Seeking international agreement on what it means to be 'native'

James J. Gilroy, Julian D. Avery, Julie L. Lockwood

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25 Citations (Scopus)
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The management of harmful nonnative species is a priority for governments worldwide. However, confusion concerning what constitutes a “native” species has led to ambiguous or even contradictory wording in adopted legislation. A key issue concerns the treatment of species dispersing beyond their normal ranges in response to global change. Range-expanding species can have negative impacts on the ecosystems they colonize, prompting some authorities to class them as “nonnatives.” However, range-shifts are becoming increasingly necessary for species persistence in response to climate and habitat change. Distinguishing these “desirable” range-shifts from other human-driven introductions is therefore a core requirement of legislation. Here, we propose a simplified framework that can be applied unambiguously across the policy arena. We suggest that the “nonnative” moniker should apply exclusively to species transported outside their native range by direct transport (defined herein), leaving species moving via unassisted dispersal as “natives,” even if they are responding indirectly to anthropogenic change. We believe that widespread adoption of this simplified approach will facilitate more consistent multinational policies to target problematic invasive species.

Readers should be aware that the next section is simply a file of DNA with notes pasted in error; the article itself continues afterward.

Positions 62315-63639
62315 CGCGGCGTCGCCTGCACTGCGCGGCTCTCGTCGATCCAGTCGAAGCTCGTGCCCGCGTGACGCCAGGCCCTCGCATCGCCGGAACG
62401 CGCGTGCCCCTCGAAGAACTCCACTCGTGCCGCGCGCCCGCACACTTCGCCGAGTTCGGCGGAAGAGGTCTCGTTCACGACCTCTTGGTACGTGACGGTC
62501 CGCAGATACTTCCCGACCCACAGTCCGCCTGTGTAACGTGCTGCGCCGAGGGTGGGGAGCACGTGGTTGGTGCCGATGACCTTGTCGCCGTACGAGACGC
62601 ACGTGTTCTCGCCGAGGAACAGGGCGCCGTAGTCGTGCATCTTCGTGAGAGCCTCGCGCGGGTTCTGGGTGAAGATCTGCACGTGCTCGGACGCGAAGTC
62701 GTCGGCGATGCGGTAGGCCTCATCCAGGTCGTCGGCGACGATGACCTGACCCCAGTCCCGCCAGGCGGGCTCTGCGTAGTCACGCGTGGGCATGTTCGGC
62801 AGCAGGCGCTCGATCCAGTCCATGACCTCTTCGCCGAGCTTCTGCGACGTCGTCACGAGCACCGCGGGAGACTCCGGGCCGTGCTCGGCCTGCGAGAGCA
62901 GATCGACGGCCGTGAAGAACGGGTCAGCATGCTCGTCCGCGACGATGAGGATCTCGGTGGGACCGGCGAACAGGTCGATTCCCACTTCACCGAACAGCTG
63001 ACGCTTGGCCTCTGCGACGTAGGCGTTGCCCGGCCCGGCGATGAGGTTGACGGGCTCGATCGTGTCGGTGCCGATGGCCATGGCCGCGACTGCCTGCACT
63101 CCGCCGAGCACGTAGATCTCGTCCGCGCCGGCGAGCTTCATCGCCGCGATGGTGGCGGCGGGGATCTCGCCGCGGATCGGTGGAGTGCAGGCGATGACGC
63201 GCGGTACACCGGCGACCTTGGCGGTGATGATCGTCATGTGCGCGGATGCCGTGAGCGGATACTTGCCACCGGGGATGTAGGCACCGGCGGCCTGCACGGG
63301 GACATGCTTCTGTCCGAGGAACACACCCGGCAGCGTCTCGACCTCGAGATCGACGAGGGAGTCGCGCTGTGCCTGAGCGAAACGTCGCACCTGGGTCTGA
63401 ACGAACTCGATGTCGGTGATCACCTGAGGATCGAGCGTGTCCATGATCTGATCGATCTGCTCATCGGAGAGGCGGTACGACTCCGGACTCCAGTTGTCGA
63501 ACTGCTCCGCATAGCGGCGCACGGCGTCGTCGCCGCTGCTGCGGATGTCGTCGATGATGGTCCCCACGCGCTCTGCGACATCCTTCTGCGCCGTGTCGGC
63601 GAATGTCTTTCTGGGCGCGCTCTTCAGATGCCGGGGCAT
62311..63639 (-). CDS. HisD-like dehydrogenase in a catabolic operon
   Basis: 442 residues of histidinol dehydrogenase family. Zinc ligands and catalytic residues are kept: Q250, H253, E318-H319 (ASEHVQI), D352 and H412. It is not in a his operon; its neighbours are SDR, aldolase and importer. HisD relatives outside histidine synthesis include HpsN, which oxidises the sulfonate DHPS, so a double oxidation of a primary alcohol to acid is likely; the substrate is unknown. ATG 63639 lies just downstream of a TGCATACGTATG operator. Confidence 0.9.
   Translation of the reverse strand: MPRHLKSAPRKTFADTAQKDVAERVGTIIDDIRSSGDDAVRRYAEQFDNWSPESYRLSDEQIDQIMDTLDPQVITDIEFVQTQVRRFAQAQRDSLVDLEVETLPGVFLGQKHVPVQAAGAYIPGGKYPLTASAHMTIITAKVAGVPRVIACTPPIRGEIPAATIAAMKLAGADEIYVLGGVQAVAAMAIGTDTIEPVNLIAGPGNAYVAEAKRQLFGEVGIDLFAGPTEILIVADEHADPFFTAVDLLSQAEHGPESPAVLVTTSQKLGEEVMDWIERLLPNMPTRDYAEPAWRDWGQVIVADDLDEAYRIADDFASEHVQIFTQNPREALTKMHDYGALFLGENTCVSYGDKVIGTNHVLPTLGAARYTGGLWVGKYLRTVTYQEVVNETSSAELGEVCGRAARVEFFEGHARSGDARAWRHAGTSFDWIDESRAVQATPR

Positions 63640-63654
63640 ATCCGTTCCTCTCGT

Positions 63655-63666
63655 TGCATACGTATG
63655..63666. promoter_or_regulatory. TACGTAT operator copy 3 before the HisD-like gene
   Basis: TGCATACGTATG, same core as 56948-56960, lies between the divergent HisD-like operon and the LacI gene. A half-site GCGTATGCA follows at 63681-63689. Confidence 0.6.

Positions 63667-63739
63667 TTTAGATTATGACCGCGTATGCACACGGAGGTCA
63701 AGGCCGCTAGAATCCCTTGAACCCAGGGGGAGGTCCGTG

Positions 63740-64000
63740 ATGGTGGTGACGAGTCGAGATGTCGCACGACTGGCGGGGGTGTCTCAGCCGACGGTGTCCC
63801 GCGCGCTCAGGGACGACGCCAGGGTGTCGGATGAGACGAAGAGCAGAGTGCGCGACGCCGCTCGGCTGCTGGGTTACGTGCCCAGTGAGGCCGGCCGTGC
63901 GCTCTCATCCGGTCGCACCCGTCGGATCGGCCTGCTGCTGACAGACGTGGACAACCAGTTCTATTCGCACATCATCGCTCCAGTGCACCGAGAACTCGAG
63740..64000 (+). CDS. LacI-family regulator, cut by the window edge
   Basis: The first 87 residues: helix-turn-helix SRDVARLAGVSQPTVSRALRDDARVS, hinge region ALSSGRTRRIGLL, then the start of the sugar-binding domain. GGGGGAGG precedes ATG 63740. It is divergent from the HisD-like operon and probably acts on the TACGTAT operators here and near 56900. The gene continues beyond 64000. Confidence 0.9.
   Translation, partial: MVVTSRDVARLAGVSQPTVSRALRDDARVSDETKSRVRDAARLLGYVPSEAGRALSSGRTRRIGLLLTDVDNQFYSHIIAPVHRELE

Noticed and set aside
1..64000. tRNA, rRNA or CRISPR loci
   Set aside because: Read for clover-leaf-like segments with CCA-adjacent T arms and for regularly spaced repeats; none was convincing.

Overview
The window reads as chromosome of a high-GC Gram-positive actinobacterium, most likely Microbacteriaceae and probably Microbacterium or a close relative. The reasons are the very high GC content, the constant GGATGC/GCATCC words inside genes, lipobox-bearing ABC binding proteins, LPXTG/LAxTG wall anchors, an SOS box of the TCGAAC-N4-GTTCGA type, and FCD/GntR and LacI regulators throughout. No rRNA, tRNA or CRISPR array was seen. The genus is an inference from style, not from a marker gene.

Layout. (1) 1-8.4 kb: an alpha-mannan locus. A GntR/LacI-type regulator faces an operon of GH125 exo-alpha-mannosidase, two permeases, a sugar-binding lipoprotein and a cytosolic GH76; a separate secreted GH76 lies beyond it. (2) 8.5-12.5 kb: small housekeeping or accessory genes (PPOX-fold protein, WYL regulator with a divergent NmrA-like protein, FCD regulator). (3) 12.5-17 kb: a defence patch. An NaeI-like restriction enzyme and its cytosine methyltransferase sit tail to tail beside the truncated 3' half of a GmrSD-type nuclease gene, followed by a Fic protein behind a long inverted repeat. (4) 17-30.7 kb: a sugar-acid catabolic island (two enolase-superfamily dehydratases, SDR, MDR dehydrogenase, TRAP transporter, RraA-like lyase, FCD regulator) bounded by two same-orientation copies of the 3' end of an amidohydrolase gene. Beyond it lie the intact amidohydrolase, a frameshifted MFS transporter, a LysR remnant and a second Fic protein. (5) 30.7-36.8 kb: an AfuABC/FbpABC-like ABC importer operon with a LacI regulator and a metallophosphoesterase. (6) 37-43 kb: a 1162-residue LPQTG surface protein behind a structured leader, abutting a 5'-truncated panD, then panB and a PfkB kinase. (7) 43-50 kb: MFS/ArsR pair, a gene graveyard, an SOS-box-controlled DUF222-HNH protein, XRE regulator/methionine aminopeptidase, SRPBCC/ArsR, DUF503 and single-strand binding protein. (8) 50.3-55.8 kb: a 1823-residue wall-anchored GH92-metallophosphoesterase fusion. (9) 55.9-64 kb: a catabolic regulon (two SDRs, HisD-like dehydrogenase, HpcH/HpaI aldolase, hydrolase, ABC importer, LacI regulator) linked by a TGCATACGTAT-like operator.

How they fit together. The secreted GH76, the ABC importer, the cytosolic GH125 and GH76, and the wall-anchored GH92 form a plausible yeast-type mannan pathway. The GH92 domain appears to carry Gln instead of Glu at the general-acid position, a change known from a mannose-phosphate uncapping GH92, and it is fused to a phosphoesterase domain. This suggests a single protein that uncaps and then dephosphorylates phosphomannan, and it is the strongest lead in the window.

Original languageEnglish
Pages (from-to)238–247
JournalConservation Letters
Issue number2
Early online date21 Apr 2016
Publication statusPublished - Mar 2017


  • Alien
  • conservation policy
  • direct introduction
  • dispersal
  • facilitation
  • human agency
  • invasion
  • nonnative
  • novel ecosystems

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